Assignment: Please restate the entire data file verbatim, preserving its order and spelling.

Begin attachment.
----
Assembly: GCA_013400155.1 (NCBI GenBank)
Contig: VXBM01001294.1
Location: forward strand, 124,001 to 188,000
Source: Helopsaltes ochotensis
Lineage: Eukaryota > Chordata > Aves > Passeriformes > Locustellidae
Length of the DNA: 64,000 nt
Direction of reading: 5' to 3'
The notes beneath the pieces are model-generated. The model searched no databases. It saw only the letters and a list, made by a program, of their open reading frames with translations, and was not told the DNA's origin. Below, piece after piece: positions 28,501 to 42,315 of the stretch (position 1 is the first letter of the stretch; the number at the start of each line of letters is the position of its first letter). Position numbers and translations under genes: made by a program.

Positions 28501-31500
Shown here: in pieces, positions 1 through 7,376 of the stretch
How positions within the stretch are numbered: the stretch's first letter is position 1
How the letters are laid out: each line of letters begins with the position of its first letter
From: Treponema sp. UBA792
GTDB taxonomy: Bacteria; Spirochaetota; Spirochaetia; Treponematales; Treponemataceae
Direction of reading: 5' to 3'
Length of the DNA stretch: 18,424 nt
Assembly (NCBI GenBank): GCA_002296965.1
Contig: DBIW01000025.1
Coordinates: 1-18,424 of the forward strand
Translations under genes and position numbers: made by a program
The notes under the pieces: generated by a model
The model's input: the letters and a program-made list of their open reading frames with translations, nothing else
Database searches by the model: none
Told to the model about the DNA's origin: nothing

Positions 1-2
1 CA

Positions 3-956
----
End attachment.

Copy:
Assembly: GCA_013400155.1 (NCBI GenBank)
Contig: VXBM01001294.1
Location: forward strand, 124,001 to 188,000
Source: Helopsaltes ochotensis
Lineage: Eukaryota > Chordata > Aves > Passeriformes > Locustellidae
Length of the DNA: 64,000 nt
Direction of reading: 5' to 3'
The notes beneath the pieces are model-generated. The model searched no databases. It saw only the letters and a list, made by a program, of their open reading frames with translations, and was not told the DNA's origin. Below, piece after piece: positions 28,501 to 42,315 of the stretch (position 1 is the first letter of the stretch; the number at the start of each line of letters is the position of its first letter). Position numbers and translations under genes: made by a program.

Positions 28501-31500
Shown here: in pieces, positions 1 through 7,376 of the stretch
How positions within the stretch are numbered: the stretch's first letter is position 1
How the letters are laid out: each line of letters begins with the position of its first letter
From: Treponema sp. UBA792
GTDB taxonomy: Bacteria; Spirochaetota; Spirochaetia; Treponematales; Treponemataceae
Direction of reading: 5' to 3'
Length of the DNA stretch: 18,424 nt
Assembly (NCBI GenBank): GCA_002296965.1
Contig: DBIW01000025.1
Coordinates: 1-18,424 of the forward strand
Translations under genes and position numbers: made by a program
The notes under the pieces: generated by a model
The model's input: the letters and a program-made list of their open reading frames with translations, nothing else
Database searches by the model: none
Told to the model about the DNA's origin: nothing

Positions 1-2
1 CA

Positions 3-956